Srebarna Nature Reserve


The Srebarna Nature Reserve is a freshwater lake adjacent to the Danube and extending over 600 ha. It is the breeding ground of almost 100 species of birds, many of which are rare or endangered. Some 80 other bird species migrate and seek refuge there every winter. Among the most interesting bird species are the Dalmatian Pelican, Great Egret, Night Heron, Purple Heron, Glossy Ibis and White Spoonbill.

Srebarna Lake was the first wetland in Bulgaria to receive legal protection status and also the first to achieve international recognition. The lake was designated as reserve in 1948 to protect the diversity of birds it hosts. In 1985 it was included on the UNESCO World Heritage List of Natural Properties. Srebarna Lake is also protected as a Wetland of International Importance under the Ramsar Convention and as a UNESCO Biosphere Reserve. In 1989 the lake was designated as an lmportant Bird Area by BirdLife International. Its values are also recognised and protected at the European level. The property is also included in two Natura 2000 sites: the Srebarna Special Protection Area and Ludogorie-Srebarna Special Area of Conservation.

Today the Nature Reserve is exclusive state property, and the adjoining land tracts are private property or municipal property.

The dominant plant here is the Reed (Phragmites australis), which occupies about two-thirds (400 ha) of the Reserve's total surface area. The second widest spread plant species after the Reed is the Lesser Reedmace (Typha angustifolia), and it is more abundant than the Great Reedmace (Typha latifolia).

Of all 139 vascular plant species hosted by the Reserve, 11 are rare or endangered. Some 19 fish species occurred in the lake until 1948. There are 21 reptile and amphibian species, and 41 mammal species. The avifauna is the most diverse animal kingdom group found in and around the Srebarna Reserve: a total of 223 bird species. The nesting colony of Dalmatian Pelicans (Pelecanus crispus) is the pearl of the Reserve. The number of breeding pairs in the colony varied from 29 to 127 in the 1950-1980 period.

Lake Srebarna is a good example that illustrates the importance of the connection between a river and its adjoining wetlands. In the past, every year the high water removed tons of nutrients, organic matter, and even whole islands of floating reed from the lake. After the construction of a protective dike between the lake and the Danube in 1948, conditions in Srebarna deteriorated sharply. The lake started ageing, or, in ecological terms, succession accelerated. Gradually, the lake filled with organic mud and became shallower, the open water surface decreased, and a large number of fish and bird species disappeared.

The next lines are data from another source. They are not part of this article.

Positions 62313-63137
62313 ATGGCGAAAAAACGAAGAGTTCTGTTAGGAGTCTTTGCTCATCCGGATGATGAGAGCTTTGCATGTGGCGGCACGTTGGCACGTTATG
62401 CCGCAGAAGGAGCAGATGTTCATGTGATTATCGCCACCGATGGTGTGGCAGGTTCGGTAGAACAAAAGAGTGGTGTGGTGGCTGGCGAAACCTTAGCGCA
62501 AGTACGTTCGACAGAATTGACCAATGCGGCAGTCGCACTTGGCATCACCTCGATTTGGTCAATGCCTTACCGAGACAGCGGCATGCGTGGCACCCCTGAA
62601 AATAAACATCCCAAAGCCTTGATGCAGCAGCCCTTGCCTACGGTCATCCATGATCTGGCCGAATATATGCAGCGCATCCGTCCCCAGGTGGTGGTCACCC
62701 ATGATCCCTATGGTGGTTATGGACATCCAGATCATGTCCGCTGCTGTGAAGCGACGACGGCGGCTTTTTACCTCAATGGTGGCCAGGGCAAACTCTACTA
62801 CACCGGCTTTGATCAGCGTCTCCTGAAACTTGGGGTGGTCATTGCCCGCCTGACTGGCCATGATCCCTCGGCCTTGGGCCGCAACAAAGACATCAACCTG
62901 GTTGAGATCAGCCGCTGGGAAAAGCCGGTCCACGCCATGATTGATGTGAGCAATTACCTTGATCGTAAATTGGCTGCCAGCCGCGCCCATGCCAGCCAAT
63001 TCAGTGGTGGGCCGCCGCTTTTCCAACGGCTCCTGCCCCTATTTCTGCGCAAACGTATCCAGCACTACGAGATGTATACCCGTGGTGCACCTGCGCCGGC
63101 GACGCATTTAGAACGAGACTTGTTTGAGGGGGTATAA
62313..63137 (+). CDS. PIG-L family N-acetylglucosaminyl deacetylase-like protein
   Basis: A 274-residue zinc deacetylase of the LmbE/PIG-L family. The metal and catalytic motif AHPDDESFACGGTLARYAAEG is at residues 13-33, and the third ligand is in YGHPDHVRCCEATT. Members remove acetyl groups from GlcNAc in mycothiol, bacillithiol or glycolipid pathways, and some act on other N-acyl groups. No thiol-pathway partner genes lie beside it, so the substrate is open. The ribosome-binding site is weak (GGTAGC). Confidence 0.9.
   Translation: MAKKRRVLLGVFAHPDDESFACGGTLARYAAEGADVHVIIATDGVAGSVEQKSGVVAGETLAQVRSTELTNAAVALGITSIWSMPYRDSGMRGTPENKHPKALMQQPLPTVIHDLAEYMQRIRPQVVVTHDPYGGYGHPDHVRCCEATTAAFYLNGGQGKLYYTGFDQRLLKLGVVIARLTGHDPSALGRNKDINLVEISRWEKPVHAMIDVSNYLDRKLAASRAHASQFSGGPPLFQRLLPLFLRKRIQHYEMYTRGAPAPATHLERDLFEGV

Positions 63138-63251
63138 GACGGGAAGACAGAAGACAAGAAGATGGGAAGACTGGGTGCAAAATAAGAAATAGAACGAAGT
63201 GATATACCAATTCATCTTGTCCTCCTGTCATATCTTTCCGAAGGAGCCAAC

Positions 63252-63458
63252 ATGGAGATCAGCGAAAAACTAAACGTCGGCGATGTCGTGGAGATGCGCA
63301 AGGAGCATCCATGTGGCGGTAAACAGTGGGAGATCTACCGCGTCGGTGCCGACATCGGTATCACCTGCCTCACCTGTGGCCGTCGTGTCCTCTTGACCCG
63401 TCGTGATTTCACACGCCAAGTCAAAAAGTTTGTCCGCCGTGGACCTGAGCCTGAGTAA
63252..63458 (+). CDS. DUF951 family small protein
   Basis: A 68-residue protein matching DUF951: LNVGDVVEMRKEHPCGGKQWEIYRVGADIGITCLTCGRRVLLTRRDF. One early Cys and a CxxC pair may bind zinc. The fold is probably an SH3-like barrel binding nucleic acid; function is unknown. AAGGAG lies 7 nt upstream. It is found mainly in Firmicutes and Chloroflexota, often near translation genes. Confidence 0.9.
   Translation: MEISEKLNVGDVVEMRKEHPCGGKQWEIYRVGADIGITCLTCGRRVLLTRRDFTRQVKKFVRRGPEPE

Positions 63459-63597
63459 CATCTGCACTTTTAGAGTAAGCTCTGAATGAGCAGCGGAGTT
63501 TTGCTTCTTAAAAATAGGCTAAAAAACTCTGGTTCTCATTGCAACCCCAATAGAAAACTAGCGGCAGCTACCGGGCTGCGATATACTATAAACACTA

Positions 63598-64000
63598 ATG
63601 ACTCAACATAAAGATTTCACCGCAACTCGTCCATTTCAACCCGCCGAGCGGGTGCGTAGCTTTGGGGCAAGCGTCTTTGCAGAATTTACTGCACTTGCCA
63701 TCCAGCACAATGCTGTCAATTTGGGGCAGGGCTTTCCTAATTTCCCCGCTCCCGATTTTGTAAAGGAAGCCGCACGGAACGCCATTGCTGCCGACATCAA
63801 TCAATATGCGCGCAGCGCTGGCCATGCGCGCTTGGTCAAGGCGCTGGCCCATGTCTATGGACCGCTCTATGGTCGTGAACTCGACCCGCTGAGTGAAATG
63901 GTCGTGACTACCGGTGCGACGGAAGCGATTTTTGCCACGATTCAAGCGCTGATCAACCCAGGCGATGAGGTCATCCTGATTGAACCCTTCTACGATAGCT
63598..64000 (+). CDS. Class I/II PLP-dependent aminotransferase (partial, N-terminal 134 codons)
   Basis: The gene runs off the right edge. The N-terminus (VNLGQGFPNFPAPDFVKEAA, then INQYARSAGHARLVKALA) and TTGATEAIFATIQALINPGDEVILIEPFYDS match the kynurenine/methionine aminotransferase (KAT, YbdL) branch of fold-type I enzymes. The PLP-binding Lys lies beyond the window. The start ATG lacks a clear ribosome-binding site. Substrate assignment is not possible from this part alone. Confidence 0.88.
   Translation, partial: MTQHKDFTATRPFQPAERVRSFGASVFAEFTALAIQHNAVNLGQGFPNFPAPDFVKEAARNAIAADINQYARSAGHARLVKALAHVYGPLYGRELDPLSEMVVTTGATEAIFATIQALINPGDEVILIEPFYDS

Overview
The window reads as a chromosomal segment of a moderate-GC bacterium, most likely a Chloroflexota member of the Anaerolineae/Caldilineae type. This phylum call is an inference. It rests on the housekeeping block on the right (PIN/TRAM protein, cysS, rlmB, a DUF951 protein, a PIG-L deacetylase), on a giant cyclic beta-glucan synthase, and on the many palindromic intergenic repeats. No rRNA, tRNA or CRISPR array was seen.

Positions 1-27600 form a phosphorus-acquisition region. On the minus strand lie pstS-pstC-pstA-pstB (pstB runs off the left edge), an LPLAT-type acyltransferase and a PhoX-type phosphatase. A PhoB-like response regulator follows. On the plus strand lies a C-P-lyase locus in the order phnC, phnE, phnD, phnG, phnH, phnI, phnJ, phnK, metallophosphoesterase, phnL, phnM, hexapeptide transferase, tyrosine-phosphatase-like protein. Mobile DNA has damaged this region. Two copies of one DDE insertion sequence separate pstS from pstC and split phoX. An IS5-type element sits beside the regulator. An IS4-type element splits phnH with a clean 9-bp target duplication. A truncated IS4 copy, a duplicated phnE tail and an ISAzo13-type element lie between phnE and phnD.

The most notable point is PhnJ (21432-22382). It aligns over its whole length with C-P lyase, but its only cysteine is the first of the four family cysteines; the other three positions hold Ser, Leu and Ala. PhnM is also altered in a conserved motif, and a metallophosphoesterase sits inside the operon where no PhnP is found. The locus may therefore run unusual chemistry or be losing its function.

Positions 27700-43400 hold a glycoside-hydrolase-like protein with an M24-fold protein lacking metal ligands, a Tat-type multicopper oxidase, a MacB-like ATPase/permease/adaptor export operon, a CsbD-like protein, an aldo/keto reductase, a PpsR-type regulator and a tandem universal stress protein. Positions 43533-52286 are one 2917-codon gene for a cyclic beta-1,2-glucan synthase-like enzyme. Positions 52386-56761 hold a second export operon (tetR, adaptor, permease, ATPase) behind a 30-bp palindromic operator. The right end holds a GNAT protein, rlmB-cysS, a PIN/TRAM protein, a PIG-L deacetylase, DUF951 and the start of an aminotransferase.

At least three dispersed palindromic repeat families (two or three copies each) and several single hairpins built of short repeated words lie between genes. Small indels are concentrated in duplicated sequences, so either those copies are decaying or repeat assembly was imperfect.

The first attempt at a partial reconnection to the Danube dates to 1963. The protective dike was provided with a connecting lock, which however was removed shortly afterwards. In 1979, a part of the highest western section of the dike was removed, enabling the Danube to enter the reserve during extremely high water. This is a major positive step, but it is not sufficient, because in this way there is a link to the Danube only once every few years, and it is mostly one-way: from the Danube to Srebarna. The problems continued to worsen. In 1993 the reserve was about to be removed from the UNESCO World Heritage List.  

A linking canal with a lock, constructed in 1994, enabled the “artificial respiration” of Srebarna. Thanks to this canal, water from the Danube can now flow into the lake every year. It slows down the ageing but does not resolve the problem. As long as the natural two-way flow of water between the Danube and the lake is hindered, the Srebarna Reserve will continue to disappear.


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WWF staff

Occupation: WWF staff
Location: Bulgaria


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Srebarna Nature Reserve | UNESCO World Heritage | Bulgaria | wetland restoration | Lower Danube